No cycle parking for Pope Mass

Let’s hope that our Lord Jesus doesn’t pick the upcoming Papal Mass in Phoenix Park to make his second coming, as there’ll be no ‘Christ on a bike’ that day.

The official transport guidelines for the Pope’s celebration of Mass in the Phoenix Park on 26th August state that:

It is not possible to cycle directly to the Phoenix Park as bike parking facilities will not be available. Dublin Bikes will be unavailable up to a certain radius of the Park.

And so, while they’re not allowing anyone to cycle inside the park itself, I did get confirmation from the Garda Info twitter account that cyclists will be allowed inside the controlled zone (a traffic-free cordon of 1.5-2 km radius around the Phoenix Park), so you should be able to get pretty close.

You would have thought they’ve really missed a trick here, and should have provided dedicated secure bike parking – if not in the park itself, then nearby – as a sustainable and healthy way for the faithful to attend. It would have surely been a better option that getting people to walk long distances!

Safe cycling for all ages and abilities

The number one reason stopping people cycling is the perception that it’s dangerous.

Some of this fear is caused by bad road design. Some of this is caused by bad behaviour from other road users. All of the fear can be solved by better infrastructure!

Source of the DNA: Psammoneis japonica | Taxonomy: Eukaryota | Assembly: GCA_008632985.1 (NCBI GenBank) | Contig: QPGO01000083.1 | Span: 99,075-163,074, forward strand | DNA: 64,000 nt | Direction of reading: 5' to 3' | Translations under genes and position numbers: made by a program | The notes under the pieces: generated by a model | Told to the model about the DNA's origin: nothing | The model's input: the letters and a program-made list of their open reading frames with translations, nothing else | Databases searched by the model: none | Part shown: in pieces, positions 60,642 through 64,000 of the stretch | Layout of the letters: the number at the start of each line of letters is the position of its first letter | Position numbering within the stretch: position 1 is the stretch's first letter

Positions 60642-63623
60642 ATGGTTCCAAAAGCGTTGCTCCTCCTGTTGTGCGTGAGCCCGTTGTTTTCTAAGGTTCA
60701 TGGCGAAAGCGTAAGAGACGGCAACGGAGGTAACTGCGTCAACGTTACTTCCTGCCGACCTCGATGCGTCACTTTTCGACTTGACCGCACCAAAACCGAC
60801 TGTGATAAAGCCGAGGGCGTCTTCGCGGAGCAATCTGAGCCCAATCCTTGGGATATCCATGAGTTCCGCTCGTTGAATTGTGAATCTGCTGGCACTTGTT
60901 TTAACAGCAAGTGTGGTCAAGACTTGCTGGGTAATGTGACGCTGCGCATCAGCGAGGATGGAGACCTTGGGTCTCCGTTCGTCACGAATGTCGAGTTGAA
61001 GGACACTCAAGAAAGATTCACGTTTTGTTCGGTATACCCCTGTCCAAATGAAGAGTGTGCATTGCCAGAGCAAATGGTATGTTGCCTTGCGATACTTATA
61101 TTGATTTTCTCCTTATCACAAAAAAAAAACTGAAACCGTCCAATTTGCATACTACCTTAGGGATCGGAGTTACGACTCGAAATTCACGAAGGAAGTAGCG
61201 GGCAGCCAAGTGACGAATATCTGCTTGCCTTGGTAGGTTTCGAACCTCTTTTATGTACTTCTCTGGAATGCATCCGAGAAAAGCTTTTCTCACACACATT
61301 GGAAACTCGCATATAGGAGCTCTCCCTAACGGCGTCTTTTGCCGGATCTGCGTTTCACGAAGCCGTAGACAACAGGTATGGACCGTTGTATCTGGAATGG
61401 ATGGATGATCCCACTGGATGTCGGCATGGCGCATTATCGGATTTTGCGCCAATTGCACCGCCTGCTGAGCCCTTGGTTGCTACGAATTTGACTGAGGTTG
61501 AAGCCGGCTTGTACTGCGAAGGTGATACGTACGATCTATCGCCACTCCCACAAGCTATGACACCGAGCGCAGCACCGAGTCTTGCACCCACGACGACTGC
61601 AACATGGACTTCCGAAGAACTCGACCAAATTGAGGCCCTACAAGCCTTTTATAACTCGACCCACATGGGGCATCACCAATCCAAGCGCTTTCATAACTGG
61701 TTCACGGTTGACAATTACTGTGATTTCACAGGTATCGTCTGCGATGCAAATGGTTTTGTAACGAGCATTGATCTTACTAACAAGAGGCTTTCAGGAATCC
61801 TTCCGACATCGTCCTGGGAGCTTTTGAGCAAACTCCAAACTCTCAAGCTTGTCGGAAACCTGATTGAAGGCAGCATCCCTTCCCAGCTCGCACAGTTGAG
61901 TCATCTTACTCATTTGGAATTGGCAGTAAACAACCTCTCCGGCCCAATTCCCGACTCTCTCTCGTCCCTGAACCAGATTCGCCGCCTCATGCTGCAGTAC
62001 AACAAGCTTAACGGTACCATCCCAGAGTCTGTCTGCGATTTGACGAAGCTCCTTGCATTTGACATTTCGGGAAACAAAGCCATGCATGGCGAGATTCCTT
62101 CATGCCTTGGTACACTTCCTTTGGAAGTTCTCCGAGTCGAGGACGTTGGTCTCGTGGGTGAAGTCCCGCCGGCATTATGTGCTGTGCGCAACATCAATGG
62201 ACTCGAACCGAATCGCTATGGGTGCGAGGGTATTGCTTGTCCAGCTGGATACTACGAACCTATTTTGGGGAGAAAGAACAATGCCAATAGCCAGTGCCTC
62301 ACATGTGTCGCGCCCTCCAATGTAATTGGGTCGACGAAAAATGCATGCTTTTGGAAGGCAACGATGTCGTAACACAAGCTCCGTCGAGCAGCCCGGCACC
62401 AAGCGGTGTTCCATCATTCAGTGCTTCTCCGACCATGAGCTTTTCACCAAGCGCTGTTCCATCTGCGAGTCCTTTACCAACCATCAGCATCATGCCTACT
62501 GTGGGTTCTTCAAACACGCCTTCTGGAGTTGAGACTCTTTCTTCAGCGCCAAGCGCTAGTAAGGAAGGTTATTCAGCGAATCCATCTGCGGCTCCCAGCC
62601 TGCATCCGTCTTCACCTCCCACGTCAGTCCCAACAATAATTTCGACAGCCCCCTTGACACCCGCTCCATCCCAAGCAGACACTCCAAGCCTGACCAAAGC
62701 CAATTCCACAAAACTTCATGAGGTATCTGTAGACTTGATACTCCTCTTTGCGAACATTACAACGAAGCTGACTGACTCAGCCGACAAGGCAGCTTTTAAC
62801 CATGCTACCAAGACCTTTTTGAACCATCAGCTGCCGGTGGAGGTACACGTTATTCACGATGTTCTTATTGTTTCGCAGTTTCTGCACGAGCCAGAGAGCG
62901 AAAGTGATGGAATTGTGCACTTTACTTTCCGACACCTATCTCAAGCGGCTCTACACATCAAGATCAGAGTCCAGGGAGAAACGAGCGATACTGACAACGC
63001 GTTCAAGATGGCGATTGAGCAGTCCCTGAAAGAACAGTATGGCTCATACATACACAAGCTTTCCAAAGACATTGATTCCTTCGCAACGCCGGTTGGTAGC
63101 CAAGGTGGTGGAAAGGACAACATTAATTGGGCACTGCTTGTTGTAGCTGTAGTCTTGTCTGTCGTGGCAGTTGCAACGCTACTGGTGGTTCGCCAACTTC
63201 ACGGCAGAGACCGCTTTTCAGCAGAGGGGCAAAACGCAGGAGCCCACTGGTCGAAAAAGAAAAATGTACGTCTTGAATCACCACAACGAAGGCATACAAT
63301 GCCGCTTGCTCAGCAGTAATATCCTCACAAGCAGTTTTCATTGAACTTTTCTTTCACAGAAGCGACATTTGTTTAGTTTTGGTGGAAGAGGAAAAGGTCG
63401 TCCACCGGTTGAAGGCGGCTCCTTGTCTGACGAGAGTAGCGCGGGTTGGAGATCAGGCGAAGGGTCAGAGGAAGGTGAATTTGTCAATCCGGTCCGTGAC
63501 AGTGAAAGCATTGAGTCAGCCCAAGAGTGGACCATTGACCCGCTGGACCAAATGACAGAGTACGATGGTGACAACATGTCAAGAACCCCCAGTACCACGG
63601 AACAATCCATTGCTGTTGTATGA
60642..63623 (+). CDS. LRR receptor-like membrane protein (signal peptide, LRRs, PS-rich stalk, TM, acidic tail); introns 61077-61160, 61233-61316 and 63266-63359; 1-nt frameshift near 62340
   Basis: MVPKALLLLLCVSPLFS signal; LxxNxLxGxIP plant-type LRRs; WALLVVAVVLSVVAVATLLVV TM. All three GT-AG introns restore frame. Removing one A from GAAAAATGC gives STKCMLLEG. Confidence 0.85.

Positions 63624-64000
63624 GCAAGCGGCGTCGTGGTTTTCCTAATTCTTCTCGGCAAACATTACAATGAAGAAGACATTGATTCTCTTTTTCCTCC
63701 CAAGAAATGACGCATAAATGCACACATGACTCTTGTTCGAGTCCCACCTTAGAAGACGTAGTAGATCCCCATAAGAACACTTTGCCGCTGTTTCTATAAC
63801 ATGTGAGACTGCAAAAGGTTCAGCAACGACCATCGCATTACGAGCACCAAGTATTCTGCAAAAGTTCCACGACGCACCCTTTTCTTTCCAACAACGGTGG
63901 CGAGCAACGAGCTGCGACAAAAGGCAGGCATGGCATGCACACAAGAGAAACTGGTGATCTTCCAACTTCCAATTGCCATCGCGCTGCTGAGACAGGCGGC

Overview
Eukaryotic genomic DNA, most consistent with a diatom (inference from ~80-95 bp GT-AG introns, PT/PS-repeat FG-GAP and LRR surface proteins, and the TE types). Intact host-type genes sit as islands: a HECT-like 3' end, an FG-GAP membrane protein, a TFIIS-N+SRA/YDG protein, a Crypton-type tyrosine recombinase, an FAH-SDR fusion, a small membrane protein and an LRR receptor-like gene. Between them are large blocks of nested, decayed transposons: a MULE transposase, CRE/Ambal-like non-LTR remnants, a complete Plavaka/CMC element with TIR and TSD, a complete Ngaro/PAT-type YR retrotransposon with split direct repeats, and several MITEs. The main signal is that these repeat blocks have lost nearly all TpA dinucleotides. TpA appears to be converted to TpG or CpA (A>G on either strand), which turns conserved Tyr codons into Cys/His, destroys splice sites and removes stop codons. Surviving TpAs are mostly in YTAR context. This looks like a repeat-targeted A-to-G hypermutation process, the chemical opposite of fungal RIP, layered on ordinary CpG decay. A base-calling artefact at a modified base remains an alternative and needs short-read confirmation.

What does bad cycling infrastructure look like?

Painting a line at the side of the road is not good cycling infrastructure as it does not provide any protection to people riding bicycles. 

A typical Dublin city street. Does this look like safe cycling infrastructure to you?

Motorists routinely park and drive their vehicles in these cycle lanes, which is illegal, but there is zero enforcement of the law from An Garda Síochána.

It makes our roads a potentially dangerous place for cyclists, and puts off a lot of people from riding bicycles.

What does good cycling infrastructure look like?

We need to provide a safe and welcoming environment for all cyclists, of all ages and abilities. We need fully-segregated cycle paths that we would be comfortable for all adults and children to use, whether they are experienced or novice riders.

We need to provide cycling routes where bikes are in conflict with pedestrians, and that don’t just disappear and push cyclists into traffic at junctions.

The Grand Canal cycle path is an example of good infrastructure

Unfortunately the amount of good cycling infrastructure is very low at the moment. We have decent segregated cycle paths along the Grand Canal and along Clontarf Road, but these routes are rare examples, and they aren’t joined up.

We need good safe infrastructure throughout the city – so that everyone can feel safe and confident in getting around the city by bike.

Crumbling Bike Lanes

When the surface crumbles away like this it makes the bike lane uncomfortable (and sometimes dangerous) to ride on. Bikes don’t have the massive tyres and suspension of vehicles to absorb the uneven surface.